Joël Doré (INRA, France)
Beside his function as Research Director at INRA, Joël is Scientific Director of MetaGenoPolis, a pre-industrial demonstrator in quantitative and functional metagenomics funded by the national “Futures Investment” program. Joel is former head of the lab Functionalities of the Intestinal Ecosystem, and vice-director of the Micalis Institute “Food and Gut Microbiology for Human Health”. Joel joined INRA in 1983 and received his PhD from the University of Illinois at Urbana-Champaign, USA, in 1988. He trained as gut microbial ecologist and developed expertise in intestinal metagenomics towards diagnostic and prognostic applications as well as food-microbe-host interactions. With over 30 years of academic research and over 200 publications (H Index 53), Joël is world expert in the field of gut microbial ecology and intestinal microbiome. He aims to provide a better understanding of man-microbes symbiosis towards personalized preventive nutrition and precision medicine. He chairs the Gut Microbiota For Health scientific web-platform.
Joel is co-founder and scientific advisor of MaaT Pharma, a startup company dedicated to provide safe and standardized microbiotherapy solutions for the reconstruction of host-microbes symbiosis in the context of programmed clinical interventions inducing dysbiosis.
Tom Humphrey (Swansea, UK)
Tom trained initially as a meat technologist but for the last 40 years has been involved in research into zoonotic infections, principally those caused by Salmonella and Campylobacter spp. He spent 20 years in the Public Health Laboratory Service, part of the NHS in the UK, and in 2001 moved to the University of Bristol. From 2010-2014 he was at the University of Liverpool. Tom did much of the research on Salmonella and eggs in the 1980s and 90s and he advised the British Egg Industry to vaccinate hens against Salmonella in 1997.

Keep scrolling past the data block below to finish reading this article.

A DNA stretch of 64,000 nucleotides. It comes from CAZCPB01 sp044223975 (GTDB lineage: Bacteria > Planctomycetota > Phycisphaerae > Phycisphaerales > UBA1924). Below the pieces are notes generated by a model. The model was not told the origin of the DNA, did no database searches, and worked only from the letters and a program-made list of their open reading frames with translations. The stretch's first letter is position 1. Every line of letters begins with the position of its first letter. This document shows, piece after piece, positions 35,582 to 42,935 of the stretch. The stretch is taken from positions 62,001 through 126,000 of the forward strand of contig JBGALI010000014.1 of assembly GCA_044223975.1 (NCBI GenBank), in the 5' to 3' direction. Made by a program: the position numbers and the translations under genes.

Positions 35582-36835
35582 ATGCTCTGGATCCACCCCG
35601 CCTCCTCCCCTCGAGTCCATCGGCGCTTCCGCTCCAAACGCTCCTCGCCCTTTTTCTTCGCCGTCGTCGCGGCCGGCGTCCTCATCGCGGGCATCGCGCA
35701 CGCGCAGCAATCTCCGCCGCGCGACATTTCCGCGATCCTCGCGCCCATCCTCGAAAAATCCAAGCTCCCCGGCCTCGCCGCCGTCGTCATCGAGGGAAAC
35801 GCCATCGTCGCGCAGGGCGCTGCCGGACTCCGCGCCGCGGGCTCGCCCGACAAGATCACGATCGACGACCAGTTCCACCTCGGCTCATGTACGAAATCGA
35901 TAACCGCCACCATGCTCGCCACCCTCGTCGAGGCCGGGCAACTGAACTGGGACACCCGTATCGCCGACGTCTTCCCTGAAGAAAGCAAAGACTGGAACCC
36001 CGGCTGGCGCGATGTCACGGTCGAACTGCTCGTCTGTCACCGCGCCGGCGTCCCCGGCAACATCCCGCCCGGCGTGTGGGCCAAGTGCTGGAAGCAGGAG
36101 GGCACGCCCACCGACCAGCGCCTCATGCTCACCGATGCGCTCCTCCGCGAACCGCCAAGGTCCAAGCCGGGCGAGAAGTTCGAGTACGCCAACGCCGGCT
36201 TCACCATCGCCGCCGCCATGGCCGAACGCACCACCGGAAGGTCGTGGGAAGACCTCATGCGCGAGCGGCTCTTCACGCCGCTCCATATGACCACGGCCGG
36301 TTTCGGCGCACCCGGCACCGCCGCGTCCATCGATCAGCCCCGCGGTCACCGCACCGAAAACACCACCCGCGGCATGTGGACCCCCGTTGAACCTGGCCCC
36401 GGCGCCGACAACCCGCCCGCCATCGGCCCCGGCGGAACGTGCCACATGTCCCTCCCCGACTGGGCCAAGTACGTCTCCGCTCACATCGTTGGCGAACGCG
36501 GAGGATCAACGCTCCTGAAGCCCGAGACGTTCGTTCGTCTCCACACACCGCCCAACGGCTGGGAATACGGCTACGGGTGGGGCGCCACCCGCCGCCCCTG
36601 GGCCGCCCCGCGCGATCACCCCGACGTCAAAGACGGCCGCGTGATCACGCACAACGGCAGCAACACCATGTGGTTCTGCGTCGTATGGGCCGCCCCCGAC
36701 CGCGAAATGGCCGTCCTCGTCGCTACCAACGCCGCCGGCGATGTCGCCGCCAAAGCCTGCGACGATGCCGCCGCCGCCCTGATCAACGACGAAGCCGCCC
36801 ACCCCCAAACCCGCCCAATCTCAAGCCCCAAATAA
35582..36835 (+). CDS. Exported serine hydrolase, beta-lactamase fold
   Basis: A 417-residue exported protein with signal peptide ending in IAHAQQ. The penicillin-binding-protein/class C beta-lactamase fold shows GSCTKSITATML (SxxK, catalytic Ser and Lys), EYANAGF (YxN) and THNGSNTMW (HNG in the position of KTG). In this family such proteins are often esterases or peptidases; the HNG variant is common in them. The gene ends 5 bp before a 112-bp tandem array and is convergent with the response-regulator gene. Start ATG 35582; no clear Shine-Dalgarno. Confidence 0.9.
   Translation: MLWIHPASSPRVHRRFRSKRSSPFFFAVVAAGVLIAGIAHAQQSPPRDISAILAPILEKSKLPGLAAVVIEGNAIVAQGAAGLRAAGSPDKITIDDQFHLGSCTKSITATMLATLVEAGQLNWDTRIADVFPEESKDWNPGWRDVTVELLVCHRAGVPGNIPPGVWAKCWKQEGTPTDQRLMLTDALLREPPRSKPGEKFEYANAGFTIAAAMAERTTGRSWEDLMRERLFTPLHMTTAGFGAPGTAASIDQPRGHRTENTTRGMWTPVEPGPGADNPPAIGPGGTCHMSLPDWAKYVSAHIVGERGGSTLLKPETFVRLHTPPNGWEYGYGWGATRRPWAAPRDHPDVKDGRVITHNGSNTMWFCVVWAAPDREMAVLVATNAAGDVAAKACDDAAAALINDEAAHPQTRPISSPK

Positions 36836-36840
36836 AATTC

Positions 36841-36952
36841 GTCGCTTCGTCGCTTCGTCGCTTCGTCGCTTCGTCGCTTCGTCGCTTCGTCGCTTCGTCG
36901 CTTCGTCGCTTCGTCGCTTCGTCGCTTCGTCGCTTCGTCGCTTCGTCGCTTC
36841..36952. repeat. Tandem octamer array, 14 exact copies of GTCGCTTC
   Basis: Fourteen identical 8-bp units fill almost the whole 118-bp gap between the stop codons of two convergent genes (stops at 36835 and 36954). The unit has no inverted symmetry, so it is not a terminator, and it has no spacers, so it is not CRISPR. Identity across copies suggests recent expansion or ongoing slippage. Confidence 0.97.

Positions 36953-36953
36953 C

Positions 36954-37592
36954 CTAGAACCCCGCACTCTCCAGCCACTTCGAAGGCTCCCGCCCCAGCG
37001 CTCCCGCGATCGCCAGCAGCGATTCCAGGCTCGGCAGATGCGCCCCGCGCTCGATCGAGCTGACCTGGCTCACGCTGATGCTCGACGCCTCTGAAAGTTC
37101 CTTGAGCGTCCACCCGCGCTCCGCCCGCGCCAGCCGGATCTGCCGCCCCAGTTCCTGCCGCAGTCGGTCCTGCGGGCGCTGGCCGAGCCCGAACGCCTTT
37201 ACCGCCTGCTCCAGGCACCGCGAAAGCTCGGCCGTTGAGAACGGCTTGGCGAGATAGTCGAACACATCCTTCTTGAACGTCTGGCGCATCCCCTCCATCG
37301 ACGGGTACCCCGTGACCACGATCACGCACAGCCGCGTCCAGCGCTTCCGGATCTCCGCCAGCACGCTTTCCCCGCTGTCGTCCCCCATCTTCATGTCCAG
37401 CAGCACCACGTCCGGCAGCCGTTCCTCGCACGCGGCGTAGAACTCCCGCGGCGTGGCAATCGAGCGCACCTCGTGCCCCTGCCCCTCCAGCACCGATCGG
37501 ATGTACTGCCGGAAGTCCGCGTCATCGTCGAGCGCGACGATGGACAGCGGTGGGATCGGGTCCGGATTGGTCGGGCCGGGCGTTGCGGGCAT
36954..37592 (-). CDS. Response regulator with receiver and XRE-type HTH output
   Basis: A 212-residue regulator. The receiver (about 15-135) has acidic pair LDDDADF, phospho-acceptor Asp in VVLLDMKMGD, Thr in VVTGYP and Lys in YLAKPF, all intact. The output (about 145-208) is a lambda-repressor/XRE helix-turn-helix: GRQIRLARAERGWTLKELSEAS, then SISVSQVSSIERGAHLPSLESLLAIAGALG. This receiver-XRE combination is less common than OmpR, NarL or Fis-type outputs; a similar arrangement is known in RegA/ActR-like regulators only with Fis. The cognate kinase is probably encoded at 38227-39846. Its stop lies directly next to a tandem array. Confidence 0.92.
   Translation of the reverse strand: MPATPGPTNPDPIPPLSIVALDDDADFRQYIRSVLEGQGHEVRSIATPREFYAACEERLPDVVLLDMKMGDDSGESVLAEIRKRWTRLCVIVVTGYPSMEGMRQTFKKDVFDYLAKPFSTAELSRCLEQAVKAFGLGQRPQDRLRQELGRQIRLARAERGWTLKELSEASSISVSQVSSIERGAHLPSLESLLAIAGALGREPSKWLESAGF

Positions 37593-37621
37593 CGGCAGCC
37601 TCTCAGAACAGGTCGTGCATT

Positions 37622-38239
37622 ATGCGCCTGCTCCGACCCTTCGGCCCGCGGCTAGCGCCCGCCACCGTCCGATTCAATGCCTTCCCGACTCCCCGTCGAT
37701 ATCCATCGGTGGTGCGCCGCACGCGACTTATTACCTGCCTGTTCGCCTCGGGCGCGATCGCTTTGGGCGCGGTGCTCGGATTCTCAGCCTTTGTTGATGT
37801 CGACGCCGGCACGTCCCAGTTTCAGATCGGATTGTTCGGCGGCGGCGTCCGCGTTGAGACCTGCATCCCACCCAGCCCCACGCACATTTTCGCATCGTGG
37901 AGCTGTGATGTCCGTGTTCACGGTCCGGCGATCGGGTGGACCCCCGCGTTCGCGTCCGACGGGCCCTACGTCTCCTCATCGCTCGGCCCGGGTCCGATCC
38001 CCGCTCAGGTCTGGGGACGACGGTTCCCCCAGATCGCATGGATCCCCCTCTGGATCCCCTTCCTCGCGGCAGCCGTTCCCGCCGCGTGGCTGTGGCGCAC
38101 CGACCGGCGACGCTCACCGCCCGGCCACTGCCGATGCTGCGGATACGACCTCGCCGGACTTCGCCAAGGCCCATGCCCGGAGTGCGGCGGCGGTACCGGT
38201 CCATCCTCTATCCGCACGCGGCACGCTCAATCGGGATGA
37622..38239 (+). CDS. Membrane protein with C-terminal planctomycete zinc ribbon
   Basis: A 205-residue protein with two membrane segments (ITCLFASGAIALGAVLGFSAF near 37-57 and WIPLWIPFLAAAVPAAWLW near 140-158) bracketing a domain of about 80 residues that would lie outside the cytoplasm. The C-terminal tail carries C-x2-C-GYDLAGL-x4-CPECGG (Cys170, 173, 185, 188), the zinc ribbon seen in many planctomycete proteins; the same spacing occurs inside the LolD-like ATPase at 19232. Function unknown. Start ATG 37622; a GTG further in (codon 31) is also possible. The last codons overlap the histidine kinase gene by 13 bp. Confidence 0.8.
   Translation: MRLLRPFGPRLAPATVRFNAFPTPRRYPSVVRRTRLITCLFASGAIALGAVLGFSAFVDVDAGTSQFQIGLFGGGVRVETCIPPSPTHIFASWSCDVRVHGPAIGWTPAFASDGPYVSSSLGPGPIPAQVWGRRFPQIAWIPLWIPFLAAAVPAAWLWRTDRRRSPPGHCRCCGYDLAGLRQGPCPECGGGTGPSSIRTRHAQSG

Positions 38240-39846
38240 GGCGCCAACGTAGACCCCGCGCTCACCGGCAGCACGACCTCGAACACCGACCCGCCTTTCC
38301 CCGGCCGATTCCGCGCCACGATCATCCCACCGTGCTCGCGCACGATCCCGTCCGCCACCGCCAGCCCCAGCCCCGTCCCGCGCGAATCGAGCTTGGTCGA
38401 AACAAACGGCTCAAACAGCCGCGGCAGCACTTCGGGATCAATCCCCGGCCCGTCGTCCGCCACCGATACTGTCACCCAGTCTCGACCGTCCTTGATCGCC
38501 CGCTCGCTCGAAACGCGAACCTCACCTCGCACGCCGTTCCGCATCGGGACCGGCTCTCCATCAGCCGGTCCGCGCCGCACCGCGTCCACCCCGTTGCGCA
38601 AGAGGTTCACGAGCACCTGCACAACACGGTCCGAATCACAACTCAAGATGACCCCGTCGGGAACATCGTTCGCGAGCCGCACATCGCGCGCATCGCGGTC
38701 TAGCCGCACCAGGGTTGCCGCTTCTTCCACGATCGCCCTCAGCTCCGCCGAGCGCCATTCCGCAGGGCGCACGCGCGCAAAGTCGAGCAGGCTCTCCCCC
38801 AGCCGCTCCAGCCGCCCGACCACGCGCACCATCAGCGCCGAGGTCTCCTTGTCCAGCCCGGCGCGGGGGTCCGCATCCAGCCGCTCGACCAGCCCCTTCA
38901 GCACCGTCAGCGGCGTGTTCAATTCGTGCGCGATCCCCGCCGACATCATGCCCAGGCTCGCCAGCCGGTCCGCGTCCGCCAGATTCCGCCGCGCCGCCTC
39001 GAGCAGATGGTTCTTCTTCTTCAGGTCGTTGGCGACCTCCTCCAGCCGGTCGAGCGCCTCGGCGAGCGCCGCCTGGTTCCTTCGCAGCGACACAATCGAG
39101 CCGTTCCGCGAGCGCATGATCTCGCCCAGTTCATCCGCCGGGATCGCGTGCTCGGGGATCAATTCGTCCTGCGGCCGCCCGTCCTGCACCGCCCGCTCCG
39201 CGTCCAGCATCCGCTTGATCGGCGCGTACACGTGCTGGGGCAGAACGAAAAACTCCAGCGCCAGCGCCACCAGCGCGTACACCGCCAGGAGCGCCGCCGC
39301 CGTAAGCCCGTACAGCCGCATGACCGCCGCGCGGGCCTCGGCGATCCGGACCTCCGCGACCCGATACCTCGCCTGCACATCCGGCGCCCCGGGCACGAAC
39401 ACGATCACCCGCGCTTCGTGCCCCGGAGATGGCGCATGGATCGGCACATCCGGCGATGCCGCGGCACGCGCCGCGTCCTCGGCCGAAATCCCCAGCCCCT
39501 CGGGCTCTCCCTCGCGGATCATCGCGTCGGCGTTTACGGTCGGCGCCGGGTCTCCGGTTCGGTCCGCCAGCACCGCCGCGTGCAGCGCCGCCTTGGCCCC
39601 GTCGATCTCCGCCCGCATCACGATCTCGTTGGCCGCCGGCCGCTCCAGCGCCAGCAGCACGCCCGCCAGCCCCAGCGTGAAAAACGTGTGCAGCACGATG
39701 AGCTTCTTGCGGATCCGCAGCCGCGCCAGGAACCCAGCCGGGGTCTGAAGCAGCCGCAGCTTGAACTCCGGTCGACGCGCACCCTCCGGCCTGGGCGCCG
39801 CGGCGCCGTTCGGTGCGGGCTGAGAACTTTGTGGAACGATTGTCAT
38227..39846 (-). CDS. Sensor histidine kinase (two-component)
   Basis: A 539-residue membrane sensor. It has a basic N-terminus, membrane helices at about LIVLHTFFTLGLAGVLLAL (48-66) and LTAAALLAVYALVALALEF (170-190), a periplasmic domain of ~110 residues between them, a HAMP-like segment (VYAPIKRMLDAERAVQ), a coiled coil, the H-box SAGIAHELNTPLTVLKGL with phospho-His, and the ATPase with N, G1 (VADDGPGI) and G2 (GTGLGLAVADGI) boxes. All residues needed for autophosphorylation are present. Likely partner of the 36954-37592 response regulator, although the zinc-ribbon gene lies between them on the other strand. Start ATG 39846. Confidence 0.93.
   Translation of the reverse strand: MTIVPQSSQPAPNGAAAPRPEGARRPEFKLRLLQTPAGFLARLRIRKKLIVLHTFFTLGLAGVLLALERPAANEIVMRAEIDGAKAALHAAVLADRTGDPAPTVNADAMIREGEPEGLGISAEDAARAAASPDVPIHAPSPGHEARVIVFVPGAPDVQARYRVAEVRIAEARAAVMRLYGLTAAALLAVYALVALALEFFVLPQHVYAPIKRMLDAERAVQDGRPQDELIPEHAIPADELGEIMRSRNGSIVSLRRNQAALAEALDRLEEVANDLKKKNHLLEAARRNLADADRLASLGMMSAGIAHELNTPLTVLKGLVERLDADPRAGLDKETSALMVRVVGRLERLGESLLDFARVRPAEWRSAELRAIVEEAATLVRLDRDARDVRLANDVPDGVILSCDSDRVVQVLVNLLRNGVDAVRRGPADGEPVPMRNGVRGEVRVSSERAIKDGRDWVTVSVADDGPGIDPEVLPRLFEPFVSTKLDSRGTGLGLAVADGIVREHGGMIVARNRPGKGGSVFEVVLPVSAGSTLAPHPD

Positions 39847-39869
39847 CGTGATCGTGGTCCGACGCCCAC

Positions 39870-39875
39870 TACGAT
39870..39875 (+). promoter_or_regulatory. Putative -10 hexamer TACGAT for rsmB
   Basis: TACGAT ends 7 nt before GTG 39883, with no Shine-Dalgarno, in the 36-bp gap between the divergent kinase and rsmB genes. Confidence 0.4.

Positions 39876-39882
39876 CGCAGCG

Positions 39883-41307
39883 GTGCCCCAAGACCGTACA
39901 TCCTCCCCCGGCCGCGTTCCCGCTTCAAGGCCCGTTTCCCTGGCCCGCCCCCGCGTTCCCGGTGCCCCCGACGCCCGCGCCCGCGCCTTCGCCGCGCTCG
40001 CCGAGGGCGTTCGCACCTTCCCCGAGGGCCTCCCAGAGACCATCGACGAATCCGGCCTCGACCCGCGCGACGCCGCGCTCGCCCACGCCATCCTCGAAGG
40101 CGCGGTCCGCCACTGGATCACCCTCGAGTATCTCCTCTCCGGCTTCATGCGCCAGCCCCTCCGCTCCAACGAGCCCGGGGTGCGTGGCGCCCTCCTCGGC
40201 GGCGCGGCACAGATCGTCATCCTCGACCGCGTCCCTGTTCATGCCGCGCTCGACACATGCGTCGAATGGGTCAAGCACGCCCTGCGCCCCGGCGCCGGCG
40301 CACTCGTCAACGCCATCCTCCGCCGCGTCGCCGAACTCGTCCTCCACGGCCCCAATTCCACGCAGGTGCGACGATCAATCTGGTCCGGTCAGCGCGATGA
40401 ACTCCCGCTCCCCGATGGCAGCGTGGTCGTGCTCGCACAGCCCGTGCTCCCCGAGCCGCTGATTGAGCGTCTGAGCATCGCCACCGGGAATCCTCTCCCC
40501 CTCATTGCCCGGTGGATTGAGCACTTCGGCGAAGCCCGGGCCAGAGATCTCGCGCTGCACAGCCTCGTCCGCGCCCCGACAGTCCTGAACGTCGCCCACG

He is currently Professor of Bacteriology and Food Safety in the Medical School at Swansea University. His principal research interest is how chickens interact with production environments and the consequences of such interactions on host-pathogen relationships with a focus is on Campylobacter. Current work is investigating why these bacteria, once thought to be commensals in chickens now adversely affect bird health, welfare and performance. Tom has published around 300 papers and in 1989 was awarded the W.H. Pierce Memorial Prize from the Society for Applied Microbiology for outstanding contribution to Microbiology. He also received the Colworth Lecture Prize awarded by the Society of General Microbiology for outstanding contribution to the study of food microbiology in 2002 and in 2006 he was awarded the Gordon Memorial Lecture Prize by the World Poultry Science Association for outstanding contribution to poultry research.